Over 125 people were killed as raging flood waters swept through southern Russia. NBC's Annabel Roberts reports.
Updated at 11:30 p.m. ET: At least 140 people were killed and thousands of homes were flooded by torrential rain, landslides and a "wave of water" that rushed through one town in the Krasnodar region of southern Russia overnight.
Some of the victims were electrocuted while others were swept into the sea. Many of the dead were elderly people who had been sleeping and drowned.
The English-language Russian news channel RT reported that at least 1,000 people were displaced.
In the town of Krymsk, residents reported being hit by a 20-foot wave that they suspect came downhill from a nearby reservoir.
"It all happened during the night," Anna Kovalyovskaya, whose parents were in the flood zone, told the Russian News Service. "People just ran from their homes, because there was a huge wave of water, nobody warned them. Two-story houses were flooded up to the second floor. The water came on very fast. It wasn’t rain."
State news agency RIA reported more than 140 people had died, citing Interior Ministry data.
Most of those were in Krymsk after an average two months' rain fell in just a few hours in the popular holiday region on the Black Sea where Russia will host the 2014 Winter Olympics.
Television footage showed flooded streets and people scrambling onto rooftops.
The flooded town of Krymsky is seen Saturday in a photo tweeted by regional Gov. Aleksandr Tkachyov .
"There are lots of overturned cars, even huge trucks. Brick fences are washed away," a local resident, Vladimir Anosov, said by telephone from the village of Novoukrainsky.
"People are on the street, they are at a loss what to do. Helicopters are flying overhead, they are evacuating people from the flooded areas. The floods are really, really huge," he said.
The BBC reported that, according to residents, the flooding came with no warning in the middle of the night.
Deadly flooding has claimed the lives of dozens of people in southern Russia.
Police spokesman Igor Zhelyabin said 11 people had been killed in Novorossiisk and the coastal town of Gelendzhik.
"Police are beefing up their presence to prevent mass looting," Zhelyabin said.
"The floods hit at night when people were asleep. You can't do anything about that. Many people in Gelendzhik were hit by electric shocks and some of them were washed away into the sea."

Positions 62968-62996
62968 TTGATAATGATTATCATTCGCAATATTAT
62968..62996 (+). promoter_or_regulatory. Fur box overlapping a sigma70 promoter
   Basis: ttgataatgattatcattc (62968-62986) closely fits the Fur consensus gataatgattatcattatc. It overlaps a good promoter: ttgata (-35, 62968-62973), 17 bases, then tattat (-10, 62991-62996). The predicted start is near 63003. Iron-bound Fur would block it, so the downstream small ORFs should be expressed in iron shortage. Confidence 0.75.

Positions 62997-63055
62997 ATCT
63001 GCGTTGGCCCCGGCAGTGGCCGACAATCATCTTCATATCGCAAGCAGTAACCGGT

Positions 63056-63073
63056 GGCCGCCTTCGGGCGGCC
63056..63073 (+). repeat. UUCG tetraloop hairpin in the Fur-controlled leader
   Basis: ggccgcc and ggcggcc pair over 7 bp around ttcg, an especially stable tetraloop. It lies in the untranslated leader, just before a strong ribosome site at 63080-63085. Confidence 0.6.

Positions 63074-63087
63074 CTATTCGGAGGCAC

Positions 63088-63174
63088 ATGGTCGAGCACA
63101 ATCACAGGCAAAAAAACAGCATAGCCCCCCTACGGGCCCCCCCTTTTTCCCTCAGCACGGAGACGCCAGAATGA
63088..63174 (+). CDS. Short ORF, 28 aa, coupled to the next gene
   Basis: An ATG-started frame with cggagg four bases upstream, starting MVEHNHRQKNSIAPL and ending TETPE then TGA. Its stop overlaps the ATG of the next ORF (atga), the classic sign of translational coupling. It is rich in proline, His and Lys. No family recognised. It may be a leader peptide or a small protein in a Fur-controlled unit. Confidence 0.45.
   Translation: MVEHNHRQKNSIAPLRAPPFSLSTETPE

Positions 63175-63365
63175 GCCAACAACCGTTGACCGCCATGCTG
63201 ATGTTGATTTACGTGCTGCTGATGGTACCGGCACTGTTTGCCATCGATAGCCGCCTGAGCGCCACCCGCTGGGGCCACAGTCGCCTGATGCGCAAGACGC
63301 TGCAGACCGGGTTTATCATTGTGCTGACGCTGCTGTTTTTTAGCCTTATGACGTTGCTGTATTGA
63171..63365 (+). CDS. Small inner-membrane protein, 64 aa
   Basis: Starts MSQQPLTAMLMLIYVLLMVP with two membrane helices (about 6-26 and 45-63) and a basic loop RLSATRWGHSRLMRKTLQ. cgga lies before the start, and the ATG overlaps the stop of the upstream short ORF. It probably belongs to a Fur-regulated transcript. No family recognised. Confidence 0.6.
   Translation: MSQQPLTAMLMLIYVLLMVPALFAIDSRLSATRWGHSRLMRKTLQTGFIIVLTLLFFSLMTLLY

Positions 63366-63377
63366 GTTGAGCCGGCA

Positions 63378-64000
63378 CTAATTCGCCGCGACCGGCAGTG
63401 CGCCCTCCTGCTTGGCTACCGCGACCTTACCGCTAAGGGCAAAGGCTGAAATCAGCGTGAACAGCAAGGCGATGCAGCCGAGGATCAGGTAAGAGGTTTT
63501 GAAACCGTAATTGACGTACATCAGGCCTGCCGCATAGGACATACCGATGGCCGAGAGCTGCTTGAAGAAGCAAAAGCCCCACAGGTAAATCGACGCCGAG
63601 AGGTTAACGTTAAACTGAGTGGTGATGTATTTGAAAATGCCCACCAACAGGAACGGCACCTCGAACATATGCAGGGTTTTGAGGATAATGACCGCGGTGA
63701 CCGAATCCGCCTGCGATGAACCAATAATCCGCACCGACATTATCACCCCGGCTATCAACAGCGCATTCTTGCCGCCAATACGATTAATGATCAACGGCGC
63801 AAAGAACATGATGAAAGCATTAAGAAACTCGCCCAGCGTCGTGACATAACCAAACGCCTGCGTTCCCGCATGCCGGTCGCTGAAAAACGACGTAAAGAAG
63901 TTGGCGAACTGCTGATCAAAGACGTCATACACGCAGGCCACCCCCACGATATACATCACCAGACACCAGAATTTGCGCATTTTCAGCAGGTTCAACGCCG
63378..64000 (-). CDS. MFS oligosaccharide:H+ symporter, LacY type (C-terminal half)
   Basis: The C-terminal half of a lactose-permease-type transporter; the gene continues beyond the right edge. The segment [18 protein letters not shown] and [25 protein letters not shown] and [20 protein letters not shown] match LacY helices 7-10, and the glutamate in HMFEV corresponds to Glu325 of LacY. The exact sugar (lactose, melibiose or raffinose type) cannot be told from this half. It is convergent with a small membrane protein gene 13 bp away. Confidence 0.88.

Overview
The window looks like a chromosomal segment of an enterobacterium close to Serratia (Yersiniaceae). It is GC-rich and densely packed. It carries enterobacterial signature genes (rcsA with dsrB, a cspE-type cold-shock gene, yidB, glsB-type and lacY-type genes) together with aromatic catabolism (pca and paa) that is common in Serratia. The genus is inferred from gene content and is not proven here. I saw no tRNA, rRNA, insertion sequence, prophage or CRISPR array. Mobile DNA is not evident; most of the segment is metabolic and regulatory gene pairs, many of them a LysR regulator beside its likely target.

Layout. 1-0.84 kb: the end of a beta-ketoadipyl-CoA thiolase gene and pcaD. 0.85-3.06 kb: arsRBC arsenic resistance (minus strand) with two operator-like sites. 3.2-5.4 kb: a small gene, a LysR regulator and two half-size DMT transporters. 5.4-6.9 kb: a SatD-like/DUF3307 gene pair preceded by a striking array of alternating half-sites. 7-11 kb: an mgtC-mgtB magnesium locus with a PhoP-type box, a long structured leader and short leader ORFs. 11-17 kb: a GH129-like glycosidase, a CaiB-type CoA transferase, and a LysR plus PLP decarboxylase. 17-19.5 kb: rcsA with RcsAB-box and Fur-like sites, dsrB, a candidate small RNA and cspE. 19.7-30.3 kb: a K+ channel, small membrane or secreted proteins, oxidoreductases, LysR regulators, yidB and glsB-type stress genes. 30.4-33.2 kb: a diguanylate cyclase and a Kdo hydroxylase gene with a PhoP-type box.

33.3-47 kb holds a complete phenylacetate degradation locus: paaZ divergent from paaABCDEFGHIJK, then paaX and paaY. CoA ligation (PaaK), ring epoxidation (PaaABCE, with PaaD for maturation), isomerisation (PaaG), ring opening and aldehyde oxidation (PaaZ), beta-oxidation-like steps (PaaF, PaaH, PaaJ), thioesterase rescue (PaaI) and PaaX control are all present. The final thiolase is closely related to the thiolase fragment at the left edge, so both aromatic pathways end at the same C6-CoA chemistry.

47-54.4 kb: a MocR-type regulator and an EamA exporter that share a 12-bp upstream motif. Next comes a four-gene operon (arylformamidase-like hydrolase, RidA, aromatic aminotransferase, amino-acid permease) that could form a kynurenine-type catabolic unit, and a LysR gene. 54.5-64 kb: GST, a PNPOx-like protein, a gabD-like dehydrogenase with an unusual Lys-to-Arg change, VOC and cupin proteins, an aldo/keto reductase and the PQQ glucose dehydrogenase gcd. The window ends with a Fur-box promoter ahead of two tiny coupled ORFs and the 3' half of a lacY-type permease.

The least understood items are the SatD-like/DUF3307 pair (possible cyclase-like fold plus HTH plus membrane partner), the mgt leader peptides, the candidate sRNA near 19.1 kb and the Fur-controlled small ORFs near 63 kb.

A state of emergency was declared in Krymsk, Novorossiisk and Gelendzhik, where 5,000 homes were said to be flooded, RT said. The station reported that part of the Northern-Caucasus railroad had been washed out.
No such floods 'in our history'
Aleksandr Tkachyov, the governor of the Krasnodar region, urged local residents not to panic.
"No one can remember such floods in our history. There was nothing of the kind for the last 70 years. More than 5,000 households were hit," Itar-Tass news agency quoted him as saying.
"The water came with such force that it tore up the asphalt” in one area, he said via Twitter, according to RT.
Kovalyovskaya told the BBC that her relatives in Krymsk were caught by surprise.
Russia's Interior Ministry via AFP - Getty Images
This street in Gelendzhik was swamped on Saturday
"People were running out into the streets in their underwear and wrapping their children in blankets," she said. "People were only able to save their passports."
"There is no electricity and the shops are shut," she added. "Many people have lost everything and are in a state of panic."
More rain was in the forecast for Saturday and Sunday.
"The region's transportation is in a state of collapse," a transportation spokesman said, and Russian Railways' website said all trains heading to and from Novorossiisk had been suspended.
"The water has risen half a meter above the rails," it said.
Msnbc.com staff and Reuters contributed to this report.
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